Drummer Lee Rigby funeral

The funeral of a soldier killed outside his barracks in Woolwich is taking place today in his hometown of Bury. Drummer Lee Rigby was killed as he returned from the Tower of London on May 22.

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Woolwich remembers Lee Rigby

Woolwich remembered drummer Lee Rigby, as his funeral took place in his hometown in Greater Manchester.

A piper played the last post at the barracks where he was based, just yards away from where he was killed, while more than one hundred bikers joined members of the public and the fusilier's army colleagues.

Piers Hopkirk reports:


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Eulogy pays tribute to 'truly charismatic' soldier

In his eulogy, Fusilier Lee Rigby's commanding officer, Colonel Jim Taylor, said:

Fusilier Lee James Rigby, or Riggers to his friends in the Army, was an extremely popular soldier. A larger-than-life personality, he loved to perform and belonged in the Second Fusiliers' Corps of Drums. He was truly charismatic.

To be with Lee was to be where it was most fun - the centre of good times and much mischief.

People fell quickly under his spell. Whether it was in work or off duty, at a ceremonial engagement or on operations, Lee just knew how to lighten the mood.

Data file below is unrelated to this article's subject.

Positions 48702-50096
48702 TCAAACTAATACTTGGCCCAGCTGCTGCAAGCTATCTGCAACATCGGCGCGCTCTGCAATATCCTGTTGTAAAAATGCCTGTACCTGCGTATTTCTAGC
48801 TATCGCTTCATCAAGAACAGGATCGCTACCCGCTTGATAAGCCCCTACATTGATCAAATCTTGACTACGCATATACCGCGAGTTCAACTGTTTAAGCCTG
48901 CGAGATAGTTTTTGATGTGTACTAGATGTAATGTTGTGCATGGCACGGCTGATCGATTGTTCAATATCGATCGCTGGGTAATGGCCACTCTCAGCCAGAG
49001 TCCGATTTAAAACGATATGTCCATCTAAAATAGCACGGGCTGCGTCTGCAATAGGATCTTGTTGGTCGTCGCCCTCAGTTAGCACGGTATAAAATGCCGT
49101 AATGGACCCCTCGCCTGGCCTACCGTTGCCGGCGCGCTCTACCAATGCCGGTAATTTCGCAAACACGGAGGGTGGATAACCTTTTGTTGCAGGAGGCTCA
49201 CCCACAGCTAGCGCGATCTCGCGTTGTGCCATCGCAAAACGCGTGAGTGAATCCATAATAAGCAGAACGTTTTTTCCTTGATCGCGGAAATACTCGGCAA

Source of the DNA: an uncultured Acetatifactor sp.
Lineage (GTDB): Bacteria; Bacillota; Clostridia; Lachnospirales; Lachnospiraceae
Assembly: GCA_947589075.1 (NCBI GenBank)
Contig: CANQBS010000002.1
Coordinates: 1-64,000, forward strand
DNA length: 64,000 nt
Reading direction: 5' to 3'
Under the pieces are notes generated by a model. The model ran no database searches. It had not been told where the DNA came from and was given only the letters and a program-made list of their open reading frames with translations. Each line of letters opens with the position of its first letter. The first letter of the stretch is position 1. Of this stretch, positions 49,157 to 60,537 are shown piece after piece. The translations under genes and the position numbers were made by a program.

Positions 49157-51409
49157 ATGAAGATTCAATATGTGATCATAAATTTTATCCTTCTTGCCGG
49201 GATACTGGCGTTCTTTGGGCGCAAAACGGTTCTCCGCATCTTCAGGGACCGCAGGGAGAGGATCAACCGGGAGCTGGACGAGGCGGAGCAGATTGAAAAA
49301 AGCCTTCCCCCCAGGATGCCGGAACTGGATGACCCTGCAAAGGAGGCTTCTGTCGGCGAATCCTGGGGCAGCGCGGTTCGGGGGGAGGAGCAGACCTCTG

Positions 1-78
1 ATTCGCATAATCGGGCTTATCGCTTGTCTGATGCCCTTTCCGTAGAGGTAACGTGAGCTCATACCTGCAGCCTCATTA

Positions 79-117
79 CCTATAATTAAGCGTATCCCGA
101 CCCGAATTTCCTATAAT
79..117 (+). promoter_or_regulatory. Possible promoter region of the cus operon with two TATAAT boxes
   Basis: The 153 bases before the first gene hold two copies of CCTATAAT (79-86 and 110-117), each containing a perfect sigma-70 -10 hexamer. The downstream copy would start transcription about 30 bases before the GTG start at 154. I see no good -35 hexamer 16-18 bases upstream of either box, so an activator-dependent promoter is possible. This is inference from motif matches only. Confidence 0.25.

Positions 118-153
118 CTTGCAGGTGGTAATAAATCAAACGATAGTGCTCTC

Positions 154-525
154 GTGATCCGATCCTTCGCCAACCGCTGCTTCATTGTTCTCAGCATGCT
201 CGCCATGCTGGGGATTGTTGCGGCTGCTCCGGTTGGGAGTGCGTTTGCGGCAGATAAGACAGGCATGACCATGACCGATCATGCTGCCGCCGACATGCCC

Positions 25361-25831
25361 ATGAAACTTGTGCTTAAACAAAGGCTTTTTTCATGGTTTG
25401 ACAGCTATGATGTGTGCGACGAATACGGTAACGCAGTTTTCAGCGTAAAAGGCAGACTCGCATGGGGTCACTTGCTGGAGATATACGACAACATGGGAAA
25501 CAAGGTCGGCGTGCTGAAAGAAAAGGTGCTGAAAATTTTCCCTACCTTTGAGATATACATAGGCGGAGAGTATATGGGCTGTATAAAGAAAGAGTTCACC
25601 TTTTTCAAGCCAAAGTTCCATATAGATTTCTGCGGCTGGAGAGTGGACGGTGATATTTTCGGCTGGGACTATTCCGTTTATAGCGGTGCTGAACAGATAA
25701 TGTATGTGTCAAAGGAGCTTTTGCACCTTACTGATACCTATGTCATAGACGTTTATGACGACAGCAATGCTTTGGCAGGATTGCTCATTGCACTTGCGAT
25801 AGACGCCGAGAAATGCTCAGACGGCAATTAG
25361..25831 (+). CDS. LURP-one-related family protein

He could brighten a room within moments and, by all accounts, clear a dancefloor in seconds if a Whitney Houston track was playing.

Lee had a natural swagger and the confidence of someone truly comfortable in their own skin.

He was always happy. His smile was infectious, as was his enthusiasm for soldiering and his passion for life.

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Tribute to 'fantastic soldier' Lee Rigby

Murdered Fusilier Lee Rigby was a "fantastic soldier", his commanding officer said as he prepared to give a eulogy at his funeral.

Lieutenant Colonel Jim Taylor, commanding officer of the 2nd Battalion Royal Regiment of Fusiliers (2RRF), said:

He was larger than life, he was always at the centre of fun and mischief, but he was a true regimental character with real charisma and everybody fell under his spell.

We are here to honour him today and as a regiment support his family, stand shoulder to shoulder with them at their time of need.

But it is also a day that we as a regiment want to remember him for the true character he was.

One of the things about the Fusiliers as a regiment is, we are a family regiment and that is not just the immediate family within the corps of drums but much wider to that.


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